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Choreographics - A Letter To...

English National Ballet School & English National Ballet

by David Mead

May 3, 2013 -- The Place, London, UK

“Choreographics - A Letter to…” is English National Ballet’s new choreography project, which this year saw five dance makers from within the company’s ranks each teamed up with a composer from The Royal College of Music. Director of the project, George Williamson hoped the outcome would be thought-provoking experimental work, made in a true spirit of collaboration that saw structural and aesthetic parity between the art forms. Putting inexperienced choreographers with inexperienced composers is always a risk, albeit one with potentially exciting possibilities, and although all the works had promising moments, whether all that happened quite as much as Williamson hoped is questionable.

Each pairing was asked to start with a letter or extract of written word as stimulus, although only Stina Quagebeur’s “Domna” with music by Laurence Osborn made reference to the precise text in either the short video that preceded each piece or in the programme note. In her video, Quagebeur highlighted the fact that she only got the music a month prior to the performance, which she said meant she couldn’t immerse herself in it as much as she would have liked. She also hinted that its late arrival meant she had to start work on the dance before she had it, and then had no choice but to work with it exactly as presented. Even so, it turned out to be the most complete work of the evening.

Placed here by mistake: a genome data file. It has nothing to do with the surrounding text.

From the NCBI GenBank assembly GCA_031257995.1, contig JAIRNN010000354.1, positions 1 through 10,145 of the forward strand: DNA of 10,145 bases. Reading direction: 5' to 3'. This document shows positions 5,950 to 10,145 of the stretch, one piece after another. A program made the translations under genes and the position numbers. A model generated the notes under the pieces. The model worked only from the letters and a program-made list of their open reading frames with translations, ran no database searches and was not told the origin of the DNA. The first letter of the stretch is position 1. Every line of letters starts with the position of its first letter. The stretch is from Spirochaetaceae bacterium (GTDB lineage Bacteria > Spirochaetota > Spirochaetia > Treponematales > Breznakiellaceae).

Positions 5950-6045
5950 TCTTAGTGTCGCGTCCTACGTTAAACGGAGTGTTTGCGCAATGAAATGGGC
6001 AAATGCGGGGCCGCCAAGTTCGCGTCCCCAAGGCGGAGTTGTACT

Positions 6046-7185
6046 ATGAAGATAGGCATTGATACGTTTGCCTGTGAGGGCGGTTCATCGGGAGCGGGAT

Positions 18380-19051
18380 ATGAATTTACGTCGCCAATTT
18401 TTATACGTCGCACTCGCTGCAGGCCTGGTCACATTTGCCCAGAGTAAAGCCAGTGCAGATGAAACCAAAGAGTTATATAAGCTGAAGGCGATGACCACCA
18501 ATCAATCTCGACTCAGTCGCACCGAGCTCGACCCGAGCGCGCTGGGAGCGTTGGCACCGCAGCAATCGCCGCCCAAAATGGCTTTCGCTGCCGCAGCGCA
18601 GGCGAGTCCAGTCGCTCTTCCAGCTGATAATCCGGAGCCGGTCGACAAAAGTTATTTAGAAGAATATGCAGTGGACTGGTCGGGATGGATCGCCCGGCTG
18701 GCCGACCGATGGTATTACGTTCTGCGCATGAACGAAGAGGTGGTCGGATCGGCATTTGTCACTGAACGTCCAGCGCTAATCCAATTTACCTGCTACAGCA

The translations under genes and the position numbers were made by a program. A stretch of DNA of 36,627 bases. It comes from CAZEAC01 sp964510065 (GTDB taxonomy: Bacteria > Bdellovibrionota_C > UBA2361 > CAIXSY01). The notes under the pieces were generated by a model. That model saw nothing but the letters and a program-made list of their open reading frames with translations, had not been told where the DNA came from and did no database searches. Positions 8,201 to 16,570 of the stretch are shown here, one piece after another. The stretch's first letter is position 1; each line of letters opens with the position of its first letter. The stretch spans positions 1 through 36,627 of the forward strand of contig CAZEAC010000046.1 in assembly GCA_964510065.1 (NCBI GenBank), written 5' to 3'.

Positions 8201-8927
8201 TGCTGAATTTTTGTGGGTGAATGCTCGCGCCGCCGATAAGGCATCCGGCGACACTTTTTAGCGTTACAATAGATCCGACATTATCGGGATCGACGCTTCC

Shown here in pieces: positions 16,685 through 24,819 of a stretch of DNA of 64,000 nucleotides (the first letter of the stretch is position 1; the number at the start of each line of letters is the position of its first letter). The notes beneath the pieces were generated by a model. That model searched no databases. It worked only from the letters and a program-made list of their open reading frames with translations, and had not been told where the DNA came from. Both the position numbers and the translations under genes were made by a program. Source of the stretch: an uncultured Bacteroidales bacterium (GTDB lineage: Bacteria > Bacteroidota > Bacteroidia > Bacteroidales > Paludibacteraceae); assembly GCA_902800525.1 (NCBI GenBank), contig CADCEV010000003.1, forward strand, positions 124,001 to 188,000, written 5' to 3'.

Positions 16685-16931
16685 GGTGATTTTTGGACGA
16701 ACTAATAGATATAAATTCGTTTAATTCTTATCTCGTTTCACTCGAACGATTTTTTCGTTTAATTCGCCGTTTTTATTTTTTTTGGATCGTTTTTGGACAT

Based on Philip Larkin’s poem, “The Loved Ones”, “Domna” sees Nathan Young searching for his true love, the slightly sinister looking Jia Zhang, but every time she appears, she is always just out of reach, and always replaced by another. Each of those three other women are different, their approach ranging from cold to clinging. But there is always a hint of menace, none more so when all appear together at the end.

Running “Domna” a close second was Anton Lukovkin’s “Waiting for the One”. A true collaboration involves choreographer and composer talking to each other, each making requests of the other as they strive to achieve a coherent combined work of art. Several of the choreographers made reference to “being given the music,” suggesting that they felt they had to work with it as it was and could not ask for changes. Whatever the reasons, Lukovkin was the only one who admitted asking his composer to make changes. Although he did not actually say whether he then got what he wanted, the results suggest he did.

“Waiting for the One” explores the forming and then breaking up of relationships through three couples. The first section sees them falling in love, each in their own way; the second section focuses on doubts and separation. Alongside them was a single girl, Bridgett Zehr, always there, always looking in, always partnerless, at least until after a rather odd scene that seemed to be taking place in a 1970s disco.